Workdays are focused on helping his patients, young and old, feel better. But, when family practice doctor Chad Thury has some time for himself and his family, he likes to get outdoors and spend time in South Dakota’s parks.
“I grew up on a South Dakota farm and have always enjoyed being outside. As a family, we try to get out, hit local park trails or go camping,” Thury said.
He encourages his patients to do the same with the help of the Park Prescription Project.
Through the Park Prescription Project, healthcare providers, like Thury, can prescribe patients free 1-day park passes to enjoy one of more than 60 South Dakota State Parks.
“This is another tool to motivate folks to get outside and exercise,” explained Thury, who prescribes park passes to patients who are struggling with exercise. “This is designed to spark physical activity in a way that is fresh, new and different. When you walk or bike through one of our State Parks, there is always a change of scenery — different plants and animals to see — much different than working out on a treadmill in the basement.”
Made available through a collaborative partnership between SDSU Extension, South Dakota Game, Fish & Parks and South Dakota Department of Health, the Park Prescription Project is designed to encourage physical activity among South Dakotans of all ages.
“Many South Dakota adults and children fall short of meeting the recommended physical activity levels,” explained Nikki Prosch, SDSU Extension health and physical activity field specialist and coordinator of the Park Prescription Project. “When a healthcare provider prescribes a free one-day pass to any South Dakota State Park, it’s our hope this encourages patients to engage in physical activity in the wonderful park system we have available in our state.”
The park system provides visitors with breathtaking scenery, nature trails and much more, explained Emilie Miller, visitor services coordinator for S.D. Game, Fish & Parks. “Year-round there are activities South Dakotans can enjoy in our parks, from the typical biking, walking and hiking to disc golf, kayaking, canoeing and snowshoeing,” Miller said.
And, if visitors don’t have equipment, many state parks rent or checkout equipment like bikes, canoes, kayaks and snowshoes.
Outdoor wellness centers
The Park Prescription Project was inspired by statistics which show South Dakotans need more physical activity. According to the 2015 Behavior Risk Factor Surveillance System (BRFSS), only 19.3 percent of South Dakota adults participated in enough aerobic and strength training exercises to meet the guidelines. Additionally, the 2016 BRFSS documents the prevalence of adult obesity at 29.6 percent, and a 2017 South Dakota Department of Health survey showed obesity rates in children ages 5-19 at 16 percent.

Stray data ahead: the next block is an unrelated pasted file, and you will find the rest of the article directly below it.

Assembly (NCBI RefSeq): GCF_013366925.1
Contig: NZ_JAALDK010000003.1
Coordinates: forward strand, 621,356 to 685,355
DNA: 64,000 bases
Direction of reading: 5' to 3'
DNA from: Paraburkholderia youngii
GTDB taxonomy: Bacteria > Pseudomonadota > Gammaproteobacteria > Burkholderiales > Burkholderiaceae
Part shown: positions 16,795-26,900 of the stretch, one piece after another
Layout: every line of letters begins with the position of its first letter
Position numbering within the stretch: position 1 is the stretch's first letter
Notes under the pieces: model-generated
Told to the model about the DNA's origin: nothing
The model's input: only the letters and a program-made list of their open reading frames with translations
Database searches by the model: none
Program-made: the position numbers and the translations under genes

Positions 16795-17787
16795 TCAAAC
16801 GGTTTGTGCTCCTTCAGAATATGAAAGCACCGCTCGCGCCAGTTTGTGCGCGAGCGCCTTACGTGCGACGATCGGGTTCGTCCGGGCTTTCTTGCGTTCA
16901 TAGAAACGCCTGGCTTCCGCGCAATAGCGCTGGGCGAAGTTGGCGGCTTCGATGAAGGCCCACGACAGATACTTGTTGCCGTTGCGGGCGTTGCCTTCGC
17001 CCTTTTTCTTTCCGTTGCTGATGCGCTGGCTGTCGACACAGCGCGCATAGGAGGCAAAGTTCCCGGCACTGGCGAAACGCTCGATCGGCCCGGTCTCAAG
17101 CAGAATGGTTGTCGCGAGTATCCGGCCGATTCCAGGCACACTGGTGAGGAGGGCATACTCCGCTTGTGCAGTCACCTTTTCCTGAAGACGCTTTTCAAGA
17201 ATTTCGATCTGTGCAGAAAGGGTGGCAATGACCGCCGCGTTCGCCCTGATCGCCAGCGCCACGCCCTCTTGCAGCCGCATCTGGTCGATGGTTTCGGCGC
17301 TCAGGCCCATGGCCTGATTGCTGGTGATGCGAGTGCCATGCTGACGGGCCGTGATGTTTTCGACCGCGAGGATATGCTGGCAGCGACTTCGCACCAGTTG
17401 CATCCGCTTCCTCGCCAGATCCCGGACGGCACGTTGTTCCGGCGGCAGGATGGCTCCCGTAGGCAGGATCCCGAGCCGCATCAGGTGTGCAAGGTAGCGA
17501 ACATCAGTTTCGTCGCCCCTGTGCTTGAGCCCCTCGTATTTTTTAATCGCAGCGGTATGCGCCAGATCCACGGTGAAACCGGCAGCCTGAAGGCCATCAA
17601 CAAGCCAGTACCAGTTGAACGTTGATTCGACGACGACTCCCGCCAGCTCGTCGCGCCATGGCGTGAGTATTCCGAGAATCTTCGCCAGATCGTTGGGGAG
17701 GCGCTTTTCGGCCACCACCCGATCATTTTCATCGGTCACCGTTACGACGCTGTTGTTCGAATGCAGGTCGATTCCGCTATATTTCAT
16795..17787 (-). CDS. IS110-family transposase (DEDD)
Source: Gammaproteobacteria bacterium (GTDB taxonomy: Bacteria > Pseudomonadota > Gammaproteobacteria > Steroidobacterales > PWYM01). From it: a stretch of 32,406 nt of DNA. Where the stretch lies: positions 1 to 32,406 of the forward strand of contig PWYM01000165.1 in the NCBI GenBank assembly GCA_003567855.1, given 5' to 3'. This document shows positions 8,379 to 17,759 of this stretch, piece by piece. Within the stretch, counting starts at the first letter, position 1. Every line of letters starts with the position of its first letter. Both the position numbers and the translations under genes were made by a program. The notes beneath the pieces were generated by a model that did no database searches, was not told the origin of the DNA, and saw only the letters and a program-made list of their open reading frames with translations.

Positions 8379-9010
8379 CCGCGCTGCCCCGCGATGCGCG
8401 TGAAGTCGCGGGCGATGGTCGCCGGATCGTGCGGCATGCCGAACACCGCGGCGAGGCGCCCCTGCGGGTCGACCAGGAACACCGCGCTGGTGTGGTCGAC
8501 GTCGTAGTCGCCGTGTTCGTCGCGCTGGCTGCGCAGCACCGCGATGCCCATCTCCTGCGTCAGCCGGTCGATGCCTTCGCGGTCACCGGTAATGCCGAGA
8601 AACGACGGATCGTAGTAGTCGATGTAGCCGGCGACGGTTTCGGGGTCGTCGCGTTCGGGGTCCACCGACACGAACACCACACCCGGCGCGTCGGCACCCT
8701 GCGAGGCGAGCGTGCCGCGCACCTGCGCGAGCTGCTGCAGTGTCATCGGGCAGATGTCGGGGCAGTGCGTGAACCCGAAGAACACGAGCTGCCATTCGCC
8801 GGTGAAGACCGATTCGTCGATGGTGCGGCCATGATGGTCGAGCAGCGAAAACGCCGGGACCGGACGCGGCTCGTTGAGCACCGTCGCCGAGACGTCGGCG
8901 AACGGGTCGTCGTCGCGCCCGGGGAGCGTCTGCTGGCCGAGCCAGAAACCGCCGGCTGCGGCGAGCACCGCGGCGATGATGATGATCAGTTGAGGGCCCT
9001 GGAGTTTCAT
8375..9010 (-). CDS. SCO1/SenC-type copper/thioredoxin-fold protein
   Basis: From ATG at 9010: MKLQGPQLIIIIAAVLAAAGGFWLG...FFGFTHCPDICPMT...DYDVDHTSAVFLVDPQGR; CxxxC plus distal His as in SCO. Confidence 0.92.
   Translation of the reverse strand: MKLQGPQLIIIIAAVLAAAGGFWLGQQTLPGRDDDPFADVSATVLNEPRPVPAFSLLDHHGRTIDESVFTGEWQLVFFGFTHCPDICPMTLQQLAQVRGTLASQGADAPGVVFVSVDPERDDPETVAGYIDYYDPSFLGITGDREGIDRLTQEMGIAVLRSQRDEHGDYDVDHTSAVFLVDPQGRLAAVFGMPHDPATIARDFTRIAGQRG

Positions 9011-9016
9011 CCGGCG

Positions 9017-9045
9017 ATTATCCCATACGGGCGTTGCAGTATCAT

“The statistics are not getting any better. I’m amazed at the number of new diabetic patients I diagnose each month,” Thury said.
Diabetes is just one of the many health risks connected to lack of physical activity. And, one of many reasons to get active, said Prosch. She points to research that shows physical activity to be an effective behavior to prevent certain chronic diseases, and in some cases, help treat or monitor others.
“Physical activity decreases an individual’s risk of cardiovascular disease and may also serve as a disease management behavior for individuals already diagnosed with cardiovascular disease,” Prosch said. “It can also improve muscular fitness, help prevent falls, assist with weight management and improve cognitive function in older adults.”
Because conversations about weight can be uncomfortable and complex, the Park Prescription Project is designed to help, explained Larissa Skjonsberg, nutrition & physical activity program director for the S.D. Department of Health. “It is really focused on engaging healthcare providers and patients in a discussion about physical activity in a way that is positive and has a bit of an incentive.”
Thury would agree.
“Patients and their friends or family can go to a state park for free and maybe they will fall in love with an activity like hiking,” he said, adding that if patients want more, an annual pass to South Dakota State Parks is only $30. “You can’t get a gym membership to walk on a treadmill for that.”
To learn more about the project, request a prescription pad (healthcare professionals only) or to request outreach to your healthcare provider so they can participate in the project, contact Prosch at firstname.lastname@example.org or visit http://healthysd.gov/park-rx-prescribe-a-day-in-the-park/. Healthcare professionals can request a prescription pad at healthysd.gov/parkrx-hcp.